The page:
Praxis

"Hey, check it out, there's actually fans": (Dis)empowerment and (mis)representation of cult fandom in Supernatural

Laura E. Felschow

State University of New York, Buffalo, New York, United States

[0.1] Abstract—As Supernatural enters season 5, its status as a cult hit is becoming more evident both in the press and within the text of the series itself. The open acknowledgment of the show's fandom within 4.18 "The Monster at the End of This Book" has altered the power relationship between the product and its fans and brought on controversy regarding the creative team's attitude toward fandom in general. To investigate this relationship between Supernatural and its devoted fans, I will first develop a working definition of the cult fan and illustrate the many ways in which Supernatural is an ideal cult text, despite not having been marketed by its producers and network as such. Having set forth this framework, I will outline the dynamic that existed between Supernatural and its cult fans prior to "The Monster at the End of This Book." I will then demonstrate how "The Monster at the End of This Book" simultaneously empowers and disempowers Supernatural's cult fans by representing them within the show's diegesis and what the consequences of these (mis)representations might be.

[0.2] Keywords—Fan communities; Internet; Television

Felschow, Laura. 2010. "Hey, check it out, there's actually fans": (Dis)empowerment and (mis)representation of cult fandom in Supernatural. Transformative Works and Cultures, no. 4. http://dx.doi.org/10.3983/twc.2010.0134.

doi:10.3983/twc.2010.0134

1. Introduction

[1.1] With her hand clutched to her chest, a young woman gazes teary-eyed at the two men standing, bewildered, in front of her. "The best parts are when they cry," she declares, emotion riding high in her wavering voice. The woman, publisher of the cult-novelized comic series Supernatural, is discussing one of her favorite elements of the beloved stories: that Sam and Dean, the male protagonists, are in "touch with their emotions." What she doesn't know, however, is that the two men listening to her speak are in fact the "real" Sam and Dean Winchester. The joke here is that the "real" Sam and Dean are characters on a television show, Supernatural, and we, as viewers watching the program, recognize this meta-nod to the show's own die-hard fans.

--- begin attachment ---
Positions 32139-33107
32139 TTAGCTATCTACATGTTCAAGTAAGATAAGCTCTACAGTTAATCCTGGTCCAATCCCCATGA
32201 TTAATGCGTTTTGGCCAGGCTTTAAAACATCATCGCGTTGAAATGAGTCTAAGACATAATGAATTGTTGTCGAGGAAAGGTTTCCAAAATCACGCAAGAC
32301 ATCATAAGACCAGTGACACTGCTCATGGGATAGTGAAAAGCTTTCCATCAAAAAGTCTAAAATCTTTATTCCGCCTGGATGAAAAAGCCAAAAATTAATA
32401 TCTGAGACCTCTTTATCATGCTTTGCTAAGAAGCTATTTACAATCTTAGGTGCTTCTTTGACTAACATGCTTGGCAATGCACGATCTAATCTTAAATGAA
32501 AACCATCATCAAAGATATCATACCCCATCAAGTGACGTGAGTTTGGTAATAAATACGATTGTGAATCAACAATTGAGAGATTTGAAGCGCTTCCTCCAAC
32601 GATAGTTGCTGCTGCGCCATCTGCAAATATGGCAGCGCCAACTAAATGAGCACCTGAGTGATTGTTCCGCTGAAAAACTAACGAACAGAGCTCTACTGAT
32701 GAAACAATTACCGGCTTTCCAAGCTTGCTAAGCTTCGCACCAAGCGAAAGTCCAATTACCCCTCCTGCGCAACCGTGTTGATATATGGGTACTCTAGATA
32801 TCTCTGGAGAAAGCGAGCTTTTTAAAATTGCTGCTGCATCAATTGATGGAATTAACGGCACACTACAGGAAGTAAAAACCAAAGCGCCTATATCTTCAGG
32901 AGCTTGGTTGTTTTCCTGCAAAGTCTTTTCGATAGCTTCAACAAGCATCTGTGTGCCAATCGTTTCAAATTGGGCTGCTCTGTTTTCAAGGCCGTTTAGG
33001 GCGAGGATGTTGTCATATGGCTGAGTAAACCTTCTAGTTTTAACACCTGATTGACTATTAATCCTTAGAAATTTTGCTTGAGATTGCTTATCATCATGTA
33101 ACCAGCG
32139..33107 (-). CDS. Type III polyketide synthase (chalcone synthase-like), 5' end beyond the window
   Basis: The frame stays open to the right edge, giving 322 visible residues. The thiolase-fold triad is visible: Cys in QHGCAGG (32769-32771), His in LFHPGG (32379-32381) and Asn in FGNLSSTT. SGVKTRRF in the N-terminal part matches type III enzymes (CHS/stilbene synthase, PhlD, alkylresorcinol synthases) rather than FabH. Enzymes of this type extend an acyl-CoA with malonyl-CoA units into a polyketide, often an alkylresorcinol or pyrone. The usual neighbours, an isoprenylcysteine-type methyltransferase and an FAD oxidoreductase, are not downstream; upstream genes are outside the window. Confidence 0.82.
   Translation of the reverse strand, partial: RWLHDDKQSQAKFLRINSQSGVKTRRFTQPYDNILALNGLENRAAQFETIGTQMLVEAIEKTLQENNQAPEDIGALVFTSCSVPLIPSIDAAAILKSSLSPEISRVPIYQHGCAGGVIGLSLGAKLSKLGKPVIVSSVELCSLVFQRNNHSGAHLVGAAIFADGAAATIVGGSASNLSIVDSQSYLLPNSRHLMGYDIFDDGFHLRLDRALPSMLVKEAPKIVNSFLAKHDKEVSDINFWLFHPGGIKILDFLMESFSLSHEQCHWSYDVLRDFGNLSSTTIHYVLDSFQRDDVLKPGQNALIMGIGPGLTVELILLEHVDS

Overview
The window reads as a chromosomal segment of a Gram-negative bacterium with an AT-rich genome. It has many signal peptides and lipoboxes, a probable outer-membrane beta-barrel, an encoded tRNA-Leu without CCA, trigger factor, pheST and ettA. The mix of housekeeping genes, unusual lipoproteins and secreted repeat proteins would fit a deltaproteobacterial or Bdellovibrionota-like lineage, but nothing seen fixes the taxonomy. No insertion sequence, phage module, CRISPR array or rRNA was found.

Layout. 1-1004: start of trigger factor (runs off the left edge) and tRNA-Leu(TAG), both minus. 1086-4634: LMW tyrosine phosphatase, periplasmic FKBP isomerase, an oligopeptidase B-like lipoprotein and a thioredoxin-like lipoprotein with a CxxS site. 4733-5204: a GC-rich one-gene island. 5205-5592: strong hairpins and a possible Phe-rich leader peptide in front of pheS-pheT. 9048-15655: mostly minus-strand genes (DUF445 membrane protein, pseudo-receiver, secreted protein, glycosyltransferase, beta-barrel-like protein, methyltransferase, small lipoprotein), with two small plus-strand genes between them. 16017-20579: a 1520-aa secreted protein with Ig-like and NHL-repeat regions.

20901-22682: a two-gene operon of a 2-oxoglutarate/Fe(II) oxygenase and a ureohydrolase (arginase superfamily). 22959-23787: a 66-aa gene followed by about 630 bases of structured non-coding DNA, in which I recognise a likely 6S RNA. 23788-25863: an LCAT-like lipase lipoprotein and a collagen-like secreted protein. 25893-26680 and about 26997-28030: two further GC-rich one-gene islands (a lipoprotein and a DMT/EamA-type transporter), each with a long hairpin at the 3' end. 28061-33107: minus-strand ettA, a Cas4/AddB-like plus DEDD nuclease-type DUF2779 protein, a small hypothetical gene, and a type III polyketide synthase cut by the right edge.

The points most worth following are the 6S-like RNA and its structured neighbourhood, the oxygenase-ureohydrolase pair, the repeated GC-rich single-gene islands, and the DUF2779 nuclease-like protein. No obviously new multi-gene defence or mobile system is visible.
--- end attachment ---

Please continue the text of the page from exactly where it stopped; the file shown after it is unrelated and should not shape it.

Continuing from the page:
[1.2] Episode 4.18 "The Monster at the End of This Book" is divisive among Supernatural fandom precisely because of this open address to the show's core group of fans. Viewed by some as playful and inclusive, and by others as harsh and demeaning, this season 4 offering illustrates some of the ways that Supernatural and its creative team have responded to its status as a cult text with a dedicated following. While its relationship to fandom is most explicitly explored within the context of this particular episode, Supernatural and its ancillary products provide many opportunities to investigate the level of interaction between producer and cult fan. How much power and respect does Supernatural's creative team really extend to their fan base? Are cult fans being given temporary, controlled access to their favorite program, or are they taking power by acting without invitation? If so, how are Supernatural's producers retrieving that power? Drawing on the work of Matt Hills, I will outline what it means to be a cult fan and why Supernatural has found success as a cult show before placing the program in a broader context of the currently changing landscape of television fandom in order to more clearly see how Supernatural relates to its cult fans.

[1.3] Supernatural is not the first television program to self-reflexively acknowledge its dedicated fans or the first to approach its fan base in ways that go beyond the product/consumer relationship. As discussed by fandom theorists such as Henry Jenkins, John Tulloch, and Sharon Marie Ross, spectatorship and reception are no longer adequate terms for how the modern fan operates in today's media culture. The barriers between the cult fan and the producer are being both challenged by the fan and willingly altered by the producer. Interested viewers are being allowed, even asked, to affect the action that will take place on their screen. Sometimes fans so loudly demand to be heard that success depends upon the producers conceding to viewer opinion. However, the power accorded to the fan is still most often at the mercy of the producers of the text. Supernatural's "The Monster at the End of This Book" highlights the tenuous power cult fans actually possess and how the show's creators can both misrepresent and disempower them just as easily as they can do the opposite.